-- ZENIT.org News Agency
Cardinal Raises Hopes of Papal Trip to the Philippines
Cor Unum President Visiting Country as Gesture of Consolation after Deadly Typhoon
MANILA, January 28, 2014 (Zenit.org) - A Vatican cardinal visiting the Philippines on behalf of Pope Francis as a gesture of consolation and spiritual closeness to the population after super Typhoon Yolanda (Haiyan) has raised hopes of a papal visit to the country.
Cardinal Robert Sarah, president of the Pontifical Council Cor Unum, said during a Mass on Tuesday at the La Libertad Mission Church in Palo town in Leyte, one of the hardest-hit areas, that Pope Francis had said to him: "You go now because I might be going there also."
The super typhoon hit the Philippines on Nov. 8 last year.
The Pope has donated an initial US$150,000 in emergency aid through Cor Unum, and sent Cardinal Sarah to the Philippines to visit the areas affected by Yolanda, and to extend more assistance for rehabilitation efforts. He returns to Rome on Thursday.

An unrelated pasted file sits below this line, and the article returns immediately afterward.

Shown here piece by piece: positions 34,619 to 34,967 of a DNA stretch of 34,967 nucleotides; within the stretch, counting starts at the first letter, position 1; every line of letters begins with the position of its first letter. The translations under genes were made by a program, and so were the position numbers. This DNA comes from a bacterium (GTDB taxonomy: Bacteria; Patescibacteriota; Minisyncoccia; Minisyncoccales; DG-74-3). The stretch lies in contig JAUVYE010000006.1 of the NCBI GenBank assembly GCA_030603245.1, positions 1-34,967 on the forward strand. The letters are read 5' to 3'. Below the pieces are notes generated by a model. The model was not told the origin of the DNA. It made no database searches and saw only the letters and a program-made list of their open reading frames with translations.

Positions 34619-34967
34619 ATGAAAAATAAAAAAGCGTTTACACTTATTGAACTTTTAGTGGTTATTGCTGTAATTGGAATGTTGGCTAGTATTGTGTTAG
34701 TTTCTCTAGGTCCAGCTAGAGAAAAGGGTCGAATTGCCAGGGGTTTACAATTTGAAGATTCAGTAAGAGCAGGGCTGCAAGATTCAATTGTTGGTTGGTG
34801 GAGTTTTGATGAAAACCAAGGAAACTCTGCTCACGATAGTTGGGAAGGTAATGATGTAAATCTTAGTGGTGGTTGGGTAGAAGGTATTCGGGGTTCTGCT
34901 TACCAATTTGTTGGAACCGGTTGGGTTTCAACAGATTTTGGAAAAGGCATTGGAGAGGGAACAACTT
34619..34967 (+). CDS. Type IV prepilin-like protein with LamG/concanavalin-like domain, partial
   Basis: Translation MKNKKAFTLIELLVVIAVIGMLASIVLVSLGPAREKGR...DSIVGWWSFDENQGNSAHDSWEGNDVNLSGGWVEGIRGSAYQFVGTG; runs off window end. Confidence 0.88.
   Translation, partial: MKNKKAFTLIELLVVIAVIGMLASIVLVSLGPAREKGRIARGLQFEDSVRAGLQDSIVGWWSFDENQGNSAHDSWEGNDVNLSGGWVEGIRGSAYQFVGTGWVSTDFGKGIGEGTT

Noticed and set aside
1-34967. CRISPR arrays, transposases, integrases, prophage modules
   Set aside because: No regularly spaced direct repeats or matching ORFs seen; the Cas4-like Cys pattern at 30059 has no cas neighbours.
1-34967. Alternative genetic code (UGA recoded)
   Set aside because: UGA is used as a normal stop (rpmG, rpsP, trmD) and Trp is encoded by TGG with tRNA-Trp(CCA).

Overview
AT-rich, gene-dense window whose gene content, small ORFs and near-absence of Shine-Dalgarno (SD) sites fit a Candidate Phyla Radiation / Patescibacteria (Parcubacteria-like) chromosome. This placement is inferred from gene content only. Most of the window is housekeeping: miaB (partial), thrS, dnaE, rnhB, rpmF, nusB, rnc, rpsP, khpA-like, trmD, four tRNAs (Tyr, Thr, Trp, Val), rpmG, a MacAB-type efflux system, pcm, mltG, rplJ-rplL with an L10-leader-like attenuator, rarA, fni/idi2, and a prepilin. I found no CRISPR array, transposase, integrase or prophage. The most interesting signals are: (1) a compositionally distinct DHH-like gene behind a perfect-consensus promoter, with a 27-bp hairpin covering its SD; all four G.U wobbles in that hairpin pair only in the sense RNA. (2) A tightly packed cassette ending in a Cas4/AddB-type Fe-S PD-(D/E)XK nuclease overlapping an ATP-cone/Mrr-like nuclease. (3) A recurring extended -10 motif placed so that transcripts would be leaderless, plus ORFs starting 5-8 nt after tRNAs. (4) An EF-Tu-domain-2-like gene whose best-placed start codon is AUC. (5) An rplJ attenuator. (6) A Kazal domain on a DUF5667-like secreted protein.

"I would not tell you the date but the Holy Father has been telling me 'I might be also going there,'" Cardinal Sarah said, according to a report in GMA News.
The cardinal's schedule has included a meeting with Filipino bishops, an encounter with the president of the Philippines, Benigno Aquino III, and a visit to the area of Tacloban, which was most severely affected by the typhoon.
In the context of the visit, Cardinal Sarah will present, in the name of the Holy Father and through "Cor Unum", a plan for the new building of an orphanage and a rest home for the elderly. The building will include, among other things, a small convent for the nuns, a chapel and a dispensary.
According to recent reports by Caritas Philippines / Nassa, typhoon Haiyan-Yolanda caused over 5,500 deaths, more than 26,000 injuries, and almost 2,000 missing persons. Around 3,8 million people, belonging to more than 851,000 families, were left homeless. In total, 12 million people suffered damage or losses of various types, in 574 towns and cities, and now there are fears of epidemics.
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